portion of the artwork for Meredith Davies Hadaway's poem

Via Marechiaro
Meredith Davies Hadaway

              Like a salmon leaping current, I return
to the place where I was born—it is all uphill.

              Here there are rocks, stone steps, narrow
passageways carved by the Greeks who

              named this area Posillipo, meaning pause
from pain
, a place to heal—

              To heal, a word that in its origin
meant to make whole, for me it means fill in

              some blanks. By now I have grown used
to roads so old they wear the grooves of centuries.

I was born in an ancient place.

              A shifting hillside, I am told, that will
rejoin the sea. Perhaps it’s already gone, I think

              as we turn another corner and find rock, more
rock, more heat, another rivulet of sweat inching

              the slope of my shoulder.

              Again we ask directions in a language we
neither speak nor understand but find

              comfort in. The couple who stands at a small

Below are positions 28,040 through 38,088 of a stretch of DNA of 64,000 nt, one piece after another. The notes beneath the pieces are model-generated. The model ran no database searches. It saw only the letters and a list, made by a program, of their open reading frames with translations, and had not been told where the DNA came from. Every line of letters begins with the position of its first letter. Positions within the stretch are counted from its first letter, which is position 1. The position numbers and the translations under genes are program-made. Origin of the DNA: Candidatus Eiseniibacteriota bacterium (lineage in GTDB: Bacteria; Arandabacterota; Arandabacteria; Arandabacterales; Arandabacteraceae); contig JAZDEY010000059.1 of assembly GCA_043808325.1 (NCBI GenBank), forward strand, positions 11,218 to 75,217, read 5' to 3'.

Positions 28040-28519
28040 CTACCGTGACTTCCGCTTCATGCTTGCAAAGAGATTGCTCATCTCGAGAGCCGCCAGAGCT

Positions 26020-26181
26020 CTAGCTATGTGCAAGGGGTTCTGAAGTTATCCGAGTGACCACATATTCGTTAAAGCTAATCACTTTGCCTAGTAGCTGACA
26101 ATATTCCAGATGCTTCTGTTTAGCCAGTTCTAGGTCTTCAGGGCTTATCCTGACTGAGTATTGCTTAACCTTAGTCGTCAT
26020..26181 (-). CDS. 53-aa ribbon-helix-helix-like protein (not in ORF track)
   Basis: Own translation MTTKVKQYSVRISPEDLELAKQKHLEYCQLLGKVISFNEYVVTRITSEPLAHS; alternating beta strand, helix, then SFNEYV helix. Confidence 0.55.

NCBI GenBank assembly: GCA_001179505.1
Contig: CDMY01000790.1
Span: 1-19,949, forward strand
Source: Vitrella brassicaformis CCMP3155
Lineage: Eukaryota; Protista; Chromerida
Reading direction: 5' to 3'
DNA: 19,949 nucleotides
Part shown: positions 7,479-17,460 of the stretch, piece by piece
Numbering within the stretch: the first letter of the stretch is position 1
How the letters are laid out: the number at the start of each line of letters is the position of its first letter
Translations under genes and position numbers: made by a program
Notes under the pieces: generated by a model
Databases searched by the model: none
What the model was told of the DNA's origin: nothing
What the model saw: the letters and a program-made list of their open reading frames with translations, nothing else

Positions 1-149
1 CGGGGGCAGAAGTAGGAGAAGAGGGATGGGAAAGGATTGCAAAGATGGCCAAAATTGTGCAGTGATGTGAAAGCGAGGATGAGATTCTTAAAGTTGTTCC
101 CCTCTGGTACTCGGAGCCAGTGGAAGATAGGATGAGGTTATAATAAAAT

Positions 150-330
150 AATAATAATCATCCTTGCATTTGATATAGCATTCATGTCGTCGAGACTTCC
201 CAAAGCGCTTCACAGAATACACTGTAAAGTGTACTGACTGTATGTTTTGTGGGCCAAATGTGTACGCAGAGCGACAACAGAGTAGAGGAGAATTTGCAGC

bar, the red-haired proprietor who asks,

              Andare a piede o prendere macchina?
because the route will differ.

              And then an older gentleman puts down
his Il Giornale to inform us that the road has

              changed, no longer named for a Fascist
poet, now called Via Marechiaro for the clear water

              glistening at its end: Signora, says the gray-haired
man, you were born in a beautiful place.

And so we turn around and now it’s all
              downhill on a road that switches back

and forth across a steep hillside to keep
              from tumbling into the sea.

Before I see the tiled number, I know
              I’ve found the place—so much smaller

than I pictured it and older. Wooden boards
              etched by salt air and strong sunlight block

the windows. A balcony slopes precariously
              from one side.

I stand beside the stucco wall for a photo as
              shadows start to claim the spot. Beside me

a small knot of graffiti says I am not the first
              to stop here. Together we impress ourselves

into the palimpsest, whole for the duration of what
              we call a split second:

My father swirling ice in his Negroni,
              my mother reaching up to clasp her coral

necklace, the man who sixty years later pushes
              a button to capture me in the place where

I was born—while the sun slides stone
              by stone back to the sea.



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FRiGG: A Magazine of Fiction and Poetry | Issue 50 | Fall/Winter 2017